Eurozone unemployment fell in July 2015 to its lowest rate in more than three years, Eurostat figures have shown.
According to the EU statistics agency, the unemployment rate in the currency union fell to 10.9% in July from 11.1% the month before.
The fall was helped by a sharp fall in Italy’s unemployment, where the jobless total fell by 143,000.
It is the first time the unemployment rate in the eurozone has been below 11% since February 2012.
The wider 28-member EU saw the unemployment rate fall to 9.5%, the lowest rate since June 2011.
The lowest unemployment rate was in Germany, at 4.7%. Greece had the highest unemployment rate, at 25%, the latest available data from May showed, followed by Spain at 22.2%.
The rate of youth unemployment across the eurozone also declined to 21.9% in July from 22.3% a month earlier.
A survey released earlier on September 1 suggested that growth in the eurozone’s manufacturing sector had eased slightly in August, despite factories barely raising prices.
The closely-watched Markit eurozone manufacturing purchasing managers’ index (PMI) was 52.3 last month, below a preliminary reading that suggested it had held steady at July’s reading of 52.4. However, it has remained above the 50 mark that separates growth from contraction for more than two years.
There was some good news within the data. Germany, the Netherlands, Ireland and Italy all saw strong growth, with Germany’s manufacturing PMI reading jumping to 53.3 in August from 51.8 a month earlier.
The manufacturing figures come almost six months into the European Central Bank’s (ECB) €60 billion-a-month bond-buying program designed to inject new life into the eurozone economy and combat low inflation, which is currently sitting at 0.2%.
With inflation still far from the ECB’s target rate of just below 2%, and looking likely to stay there for the foreseeable future, speculation is growing the bank will have to extend its stimulus program beyond the planned completion in September 2016.
Eurozone has emerged from recession after a record 18 months of economic contraction.
According to the Eurostat agency, eurozone’s GDP grew by 0.3% in the second quarter of 2013, slightly ahead of forecasts.
The growth was widely expected after the German economy rose 0.7% between April and June.
However, the overall figure masks the mixed economic fortunes among the countries that make up the 17-country eurozone area.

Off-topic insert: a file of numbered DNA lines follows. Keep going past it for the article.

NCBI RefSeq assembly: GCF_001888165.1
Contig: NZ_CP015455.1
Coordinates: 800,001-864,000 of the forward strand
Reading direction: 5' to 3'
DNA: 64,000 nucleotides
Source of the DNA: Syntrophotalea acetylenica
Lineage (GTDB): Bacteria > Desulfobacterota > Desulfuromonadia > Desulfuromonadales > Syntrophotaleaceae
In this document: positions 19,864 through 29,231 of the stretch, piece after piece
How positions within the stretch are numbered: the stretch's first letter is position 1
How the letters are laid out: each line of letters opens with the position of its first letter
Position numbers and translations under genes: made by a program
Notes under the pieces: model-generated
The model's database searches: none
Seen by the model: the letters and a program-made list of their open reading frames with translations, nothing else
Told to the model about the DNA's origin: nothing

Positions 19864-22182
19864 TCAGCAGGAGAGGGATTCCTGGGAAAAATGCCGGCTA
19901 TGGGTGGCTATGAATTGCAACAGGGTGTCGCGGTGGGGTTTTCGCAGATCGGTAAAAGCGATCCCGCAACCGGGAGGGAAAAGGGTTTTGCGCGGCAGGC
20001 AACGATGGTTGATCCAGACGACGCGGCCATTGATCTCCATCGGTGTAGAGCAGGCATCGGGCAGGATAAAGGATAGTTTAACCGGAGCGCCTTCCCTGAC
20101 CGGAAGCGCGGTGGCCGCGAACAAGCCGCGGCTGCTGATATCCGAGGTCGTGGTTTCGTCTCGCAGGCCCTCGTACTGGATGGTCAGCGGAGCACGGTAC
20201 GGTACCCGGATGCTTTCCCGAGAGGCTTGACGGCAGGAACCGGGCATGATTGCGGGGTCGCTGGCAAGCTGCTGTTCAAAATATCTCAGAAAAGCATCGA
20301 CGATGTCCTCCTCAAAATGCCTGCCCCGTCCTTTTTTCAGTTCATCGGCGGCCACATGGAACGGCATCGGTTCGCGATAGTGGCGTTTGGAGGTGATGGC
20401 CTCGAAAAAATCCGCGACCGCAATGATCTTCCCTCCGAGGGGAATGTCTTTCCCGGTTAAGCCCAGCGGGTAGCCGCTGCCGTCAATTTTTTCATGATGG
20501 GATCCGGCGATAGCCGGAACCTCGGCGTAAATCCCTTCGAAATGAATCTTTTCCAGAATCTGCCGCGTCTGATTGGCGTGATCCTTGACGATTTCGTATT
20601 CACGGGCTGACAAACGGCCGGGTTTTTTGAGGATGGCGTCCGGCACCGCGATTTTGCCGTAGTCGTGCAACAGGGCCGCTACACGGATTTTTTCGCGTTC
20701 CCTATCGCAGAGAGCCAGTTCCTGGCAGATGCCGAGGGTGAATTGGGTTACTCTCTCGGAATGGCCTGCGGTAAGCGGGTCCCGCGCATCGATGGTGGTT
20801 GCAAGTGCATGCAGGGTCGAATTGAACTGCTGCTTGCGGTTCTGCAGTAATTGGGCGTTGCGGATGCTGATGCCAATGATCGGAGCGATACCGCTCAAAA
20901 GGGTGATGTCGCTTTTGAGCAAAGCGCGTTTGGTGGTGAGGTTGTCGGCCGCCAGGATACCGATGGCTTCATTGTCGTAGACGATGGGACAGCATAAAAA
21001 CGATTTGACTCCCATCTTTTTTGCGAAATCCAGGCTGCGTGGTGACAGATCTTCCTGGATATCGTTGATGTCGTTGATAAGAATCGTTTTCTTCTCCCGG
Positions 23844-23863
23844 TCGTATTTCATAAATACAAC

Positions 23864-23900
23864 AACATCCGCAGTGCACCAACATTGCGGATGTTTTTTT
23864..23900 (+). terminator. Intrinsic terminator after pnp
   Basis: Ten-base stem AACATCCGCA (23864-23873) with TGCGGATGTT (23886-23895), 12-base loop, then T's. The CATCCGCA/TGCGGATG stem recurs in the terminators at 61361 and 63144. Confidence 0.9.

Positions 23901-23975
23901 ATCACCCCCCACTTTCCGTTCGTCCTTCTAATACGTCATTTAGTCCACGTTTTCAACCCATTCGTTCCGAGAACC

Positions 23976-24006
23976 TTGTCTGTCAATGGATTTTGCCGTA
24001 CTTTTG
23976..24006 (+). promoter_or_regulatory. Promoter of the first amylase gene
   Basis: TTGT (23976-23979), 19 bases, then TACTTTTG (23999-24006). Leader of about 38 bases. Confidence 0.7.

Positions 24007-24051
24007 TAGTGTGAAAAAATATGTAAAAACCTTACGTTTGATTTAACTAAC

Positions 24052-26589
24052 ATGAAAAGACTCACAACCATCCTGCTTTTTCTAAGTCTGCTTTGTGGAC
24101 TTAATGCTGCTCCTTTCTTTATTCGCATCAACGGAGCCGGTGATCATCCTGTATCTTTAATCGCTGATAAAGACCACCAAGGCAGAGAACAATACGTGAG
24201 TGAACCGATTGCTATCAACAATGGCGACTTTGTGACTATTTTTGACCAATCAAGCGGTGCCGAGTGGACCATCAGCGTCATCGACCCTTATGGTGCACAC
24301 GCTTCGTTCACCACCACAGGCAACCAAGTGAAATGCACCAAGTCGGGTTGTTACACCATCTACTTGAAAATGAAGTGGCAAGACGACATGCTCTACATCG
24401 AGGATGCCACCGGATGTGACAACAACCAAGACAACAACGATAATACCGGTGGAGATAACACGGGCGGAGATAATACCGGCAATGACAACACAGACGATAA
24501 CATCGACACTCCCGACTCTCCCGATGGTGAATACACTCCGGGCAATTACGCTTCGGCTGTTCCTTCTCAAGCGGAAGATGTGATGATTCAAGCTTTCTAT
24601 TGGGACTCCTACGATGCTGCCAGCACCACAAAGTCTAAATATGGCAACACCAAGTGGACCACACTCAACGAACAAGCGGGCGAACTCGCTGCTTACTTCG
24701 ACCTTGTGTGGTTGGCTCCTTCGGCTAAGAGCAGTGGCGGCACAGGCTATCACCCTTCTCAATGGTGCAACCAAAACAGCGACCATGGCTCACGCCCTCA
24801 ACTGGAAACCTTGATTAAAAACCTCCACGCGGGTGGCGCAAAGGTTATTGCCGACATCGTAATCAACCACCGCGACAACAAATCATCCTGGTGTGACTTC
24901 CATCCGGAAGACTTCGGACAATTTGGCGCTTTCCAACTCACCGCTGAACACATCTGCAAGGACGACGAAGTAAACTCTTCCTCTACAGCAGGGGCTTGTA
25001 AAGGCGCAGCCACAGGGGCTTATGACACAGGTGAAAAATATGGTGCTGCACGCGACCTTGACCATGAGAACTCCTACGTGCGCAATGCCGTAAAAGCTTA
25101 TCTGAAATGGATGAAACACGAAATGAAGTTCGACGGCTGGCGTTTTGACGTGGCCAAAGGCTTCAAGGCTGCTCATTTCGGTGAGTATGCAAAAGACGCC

Germany and France both posted stronger-than-expected growth, expanding 0.7% and 0.5% respectively.
Portugal, among the smallest and the weakest eurozone economies, showed the fastest growth, at 1.1%.
Eurozone has emerged from recession after a record 18 months of economic contraction
The country was one of three that had to take a multi-billion-euro bailout.
But Spain, which had to seek outside support for its struggling banking sector, saw its economic output fall by 0.1% on the quarter.
Italy and the Netherlands both saw output drop by 0.2%.
European Commission Vice-President Olli Rehn said the figures suggested the European economy was gradually gaining momentum, but added there was no room for complacency.
“There are still substantial obstacles to overcome: the growth figures remain low and the tentative signs of growth are still fragile,” he said.
“A number of member states still have unacceptably high unemployment rates; the implementation of essential, but difficult reforms across the EU is still in its early stages. So there is still a very long way to go.”
Analysts from Capital Economics said: “The return to modest rates of economic growth in the eurozone as a whole won’t address the deep-seated economic and fiscal problems of the peripheral countries.”
The figures reaffirm Germany’s position as the powerhouse behind the eurozone.
Germany narrowly avoided recession earlier this year, but GDP in the second quarter of 2013 was driven up by demand from both consumers and businesses.
The improvement comes just weeks before a federal election that will see Chancellor Angela Merkel stand for a third term in office.
The seasonally-adjusted rate for April 2013 was 12.2%, up from 12.1% the month before.
An extra 95,000 people were out of work in the 17 countries that use the euro, taking the total to 19.38 million.
Both Greece and Spain have jobless rates above 25%. The lowest unemployment rate is in Austria at 4.9%.
The European Commission’s statistics office, Eurostat, said Germany had an unemployment rate of 5.4% while Luxembourg’s was 5.6%.
The highest jobless rates are in Greece (27.0% in February 2013), Spain (26.8%) and Portugal (17.8%).
In France, Europe’s second largest economy, the number of jobless people rose to a new record high in April.
“We do not see a stabilization in unemployment before the middle of next year,” said Frederik Ducrozet, an economist at Credit Agricole in Paris.
“The picture in France is still deteriorating.”
Eurozone unemployment rate has reached another record high in April 2013
Youth unemployment remains a particular concern. In April, 3.6 million people under the age of 25 were out of work in the eurozone, which translated to an unemployment rate of 24.4%.
Figures from the Italian government showed 40.5% of young people in Italy are unemployed.
“We have to deal with the social crisis, which is expressed particularly in spreading youth unemployment, and place it at the centre of political action,” said Italy’s President Giorgio Napolitano.
In the 12 months to April, 1.6 million people lost their jobs in the eurozone.
While the jobless figure in the eurozone climbed for the 24th consecutive month, the unemployment rate for the full 27-member European Union remained at 11%.
The eurozone is in its longest recession since it was created in 1999. At 1.4%, inflation is far below the 2% target set by the European Central Bank (ECB).
Consumer spending remains subdued. Figures released on Friday showed that retail sales in Germany fell 0.4% in April compared with the previous month.